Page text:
6 out of 10 performing artists will struggle with essential costs due to the cost-of-living crisis


We have published a new member survey revealing how performers and creative workers are struggling to survive due to the cost-of-living crisis – with the majority expected to struggle to meet essential costs and many considering leaving the profession

One member told us: "I don’t eat and my health has declined. I’ve even turned the gas off to my own home at stopcock as I can’t afford it. I sold my TV as I can’t afford a TV license. I don’t live, I exist.”

  • ​60% of respondents anticipate difficulty in meeting essential costs (e.g. housing, rent, food, childcare, utility bills) due to the cost-of-living crisis.
  • ​47% have already experienced difficulties in meeting essential costs during the period 2021-22.
  • ​33% have seen their level of personal debt increase in the last year.
  • ​41% feel negative about their prospects for work in the entertainment industry over the next 12 months (24% feel positive).
  • 1​9% anticipate having to leave the entertainment industry due to the cost-of-living crisis (36% do not anticipate this, 46% are not sure).

Further surveys results are detailed below. 

Alongside these shocking findings, the new analysis of Government data shows that Black people and young people have already left the profession in droves following the devastating impact of Covid-19. Comparing DCMS workforce estimates for January 2019 to December 2019 and October 2020 to September 2021, Equity found that:

  • ​The number of young people (aged 16-24) working in music, performing and visual arts has fallen by 19% (compared with a 14% increase for people aged 55-64).
  • ​The number of Black / African / Caribbean / Black British people working in music, performing and visual arts has fallen by 39% (compared with 9% fall of White people).

Figures published in full below.

Equity is demanding that the Government does more to shield its members and the creative workforce from the debilitating impacts of the cost-of-living crisis. This comes ahead of tomorrow's (Saturday 18 June) cost-of-living demo organised by the TUC, with Equity activists marching alongside the trade union movement and Equity General Secretary Paul W Fleming participating as a speaker.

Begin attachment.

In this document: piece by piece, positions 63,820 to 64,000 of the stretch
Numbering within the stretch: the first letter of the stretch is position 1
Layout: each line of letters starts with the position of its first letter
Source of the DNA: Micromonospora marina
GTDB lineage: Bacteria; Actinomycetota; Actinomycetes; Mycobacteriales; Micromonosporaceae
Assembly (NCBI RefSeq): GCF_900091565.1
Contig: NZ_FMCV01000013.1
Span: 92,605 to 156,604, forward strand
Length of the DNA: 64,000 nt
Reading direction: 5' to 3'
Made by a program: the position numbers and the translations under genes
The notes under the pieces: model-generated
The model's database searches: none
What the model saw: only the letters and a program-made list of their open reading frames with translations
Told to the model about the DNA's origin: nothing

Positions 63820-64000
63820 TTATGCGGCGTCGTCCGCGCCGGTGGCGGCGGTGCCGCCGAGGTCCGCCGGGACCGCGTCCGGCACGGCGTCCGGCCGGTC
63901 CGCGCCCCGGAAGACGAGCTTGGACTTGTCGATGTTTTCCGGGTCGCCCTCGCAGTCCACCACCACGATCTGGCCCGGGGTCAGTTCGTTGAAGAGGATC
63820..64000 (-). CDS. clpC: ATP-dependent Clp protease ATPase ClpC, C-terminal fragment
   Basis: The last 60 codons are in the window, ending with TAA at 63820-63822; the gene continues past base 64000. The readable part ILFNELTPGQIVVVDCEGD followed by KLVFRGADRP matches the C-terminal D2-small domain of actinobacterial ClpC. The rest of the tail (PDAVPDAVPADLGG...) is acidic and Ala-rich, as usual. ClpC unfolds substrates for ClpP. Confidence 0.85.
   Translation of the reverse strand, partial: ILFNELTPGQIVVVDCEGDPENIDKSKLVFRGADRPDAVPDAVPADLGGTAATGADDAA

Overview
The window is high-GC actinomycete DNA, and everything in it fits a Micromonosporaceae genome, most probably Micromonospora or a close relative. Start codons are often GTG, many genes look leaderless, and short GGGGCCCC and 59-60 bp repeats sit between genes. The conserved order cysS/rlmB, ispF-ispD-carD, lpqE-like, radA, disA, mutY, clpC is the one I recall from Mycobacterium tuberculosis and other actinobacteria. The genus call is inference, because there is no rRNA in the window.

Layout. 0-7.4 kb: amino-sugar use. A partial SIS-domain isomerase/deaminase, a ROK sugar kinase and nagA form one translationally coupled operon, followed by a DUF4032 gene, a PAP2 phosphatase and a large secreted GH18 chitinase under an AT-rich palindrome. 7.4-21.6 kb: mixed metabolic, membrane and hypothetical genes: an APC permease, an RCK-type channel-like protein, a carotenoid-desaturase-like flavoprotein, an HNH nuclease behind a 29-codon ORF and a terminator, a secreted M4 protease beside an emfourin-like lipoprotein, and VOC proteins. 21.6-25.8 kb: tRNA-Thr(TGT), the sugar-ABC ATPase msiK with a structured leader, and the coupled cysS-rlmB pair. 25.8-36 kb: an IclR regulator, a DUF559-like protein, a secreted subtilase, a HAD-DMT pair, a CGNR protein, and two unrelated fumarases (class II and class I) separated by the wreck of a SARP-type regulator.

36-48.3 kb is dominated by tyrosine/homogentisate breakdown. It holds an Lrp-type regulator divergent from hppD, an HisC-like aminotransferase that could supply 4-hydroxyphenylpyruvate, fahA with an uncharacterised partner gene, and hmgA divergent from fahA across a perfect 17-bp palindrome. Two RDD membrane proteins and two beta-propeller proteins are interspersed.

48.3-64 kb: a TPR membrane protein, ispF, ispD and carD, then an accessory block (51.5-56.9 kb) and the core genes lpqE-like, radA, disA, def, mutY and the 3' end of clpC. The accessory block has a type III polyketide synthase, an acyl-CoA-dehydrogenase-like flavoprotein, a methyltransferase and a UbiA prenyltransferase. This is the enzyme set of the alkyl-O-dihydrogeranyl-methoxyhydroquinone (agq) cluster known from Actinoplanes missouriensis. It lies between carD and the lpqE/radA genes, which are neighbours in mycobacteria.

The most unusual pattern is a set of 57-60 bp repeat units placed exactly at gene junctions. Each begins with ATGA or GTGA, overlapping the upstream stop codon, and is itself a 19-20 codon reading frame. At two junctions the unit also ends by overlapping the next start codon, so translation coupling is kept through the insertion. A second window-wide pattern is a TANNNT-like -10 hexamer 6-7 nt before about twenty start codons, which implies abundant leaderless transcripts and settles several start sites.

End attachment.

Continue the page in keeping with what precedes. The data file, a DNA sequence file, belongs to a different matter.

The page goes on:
Ahead of crucial pay negotiations, Equity is also calling on employers, producers and engagers in the performing arts and entertainment industry to urgently address the harmful impacts of the crisis by improving pay and conditions in order to protect the sustainability and diversity of the workforce.

Paul W Fleming Equity General Secretary, says: “Our survey findings confirm that the cost-of-living crisis is a workforce crisis. This weekend Equity and all trade unions are demanding better – and we are clear about what better looks like. It’s trade unions freed from red tape and able to help workers get better pay and dignity in every workplace. It’s the Government stepping up to end austerity, to use taxpayer money to tackle the cost of living, support the creative industries to fully recover from the pandemic and fund public services. Equity’s members are​ tired of being told to be resilient – it’s time to collectively resist. Equity’s members deserve better from their Government. We demand it.”


The survey, carried out on 306 members and conducted between May and June 2022, further found:​

  • ​70% of members are currently or will shortly need to work more hours and days just to cope with essential living costs.
  • ​89% think the cost-of-living crisis will force those on low incomes and artists from working class backgrounds out of the industry.
  • ​72% think the cost-of-living crisis will put added pressure on young artists, new entrants and graduates.
  • ​65% think the cost-of-living crisis will make things worse for marginalised groups, including women, Black, and deaf and disabled artists.​

DCMS workforce estimates of the number of filled jobs (in thousands) for the music, performing and visual arts sector for the 2019 calendar year and October 2020 to September 2021.


January 2019 to December 2019

October 2020 to September 2021

% change

16-24 years




25-34 years




35-44 years




45-54 years




55-64 years




65 years+







January 2019 to December 2019


October 2020 to September 2021

% change





Black / African/


Black British





These findings are mirrored in an Ofcom report titled ‘Broadcasters facing diverse talent drain’ published in September 2022. The report found that female employees were more likely to leave TV and radio industries and the proportion of TV employees who are disabled projected to fall over the next five years.

Equity will be joining the wider trade union movement to demand better solutions from the Government on the cost-of-living crisis at a TUC-organised demo on Saturday 18 June. More information about the demo and how to get involved can be found on on our website.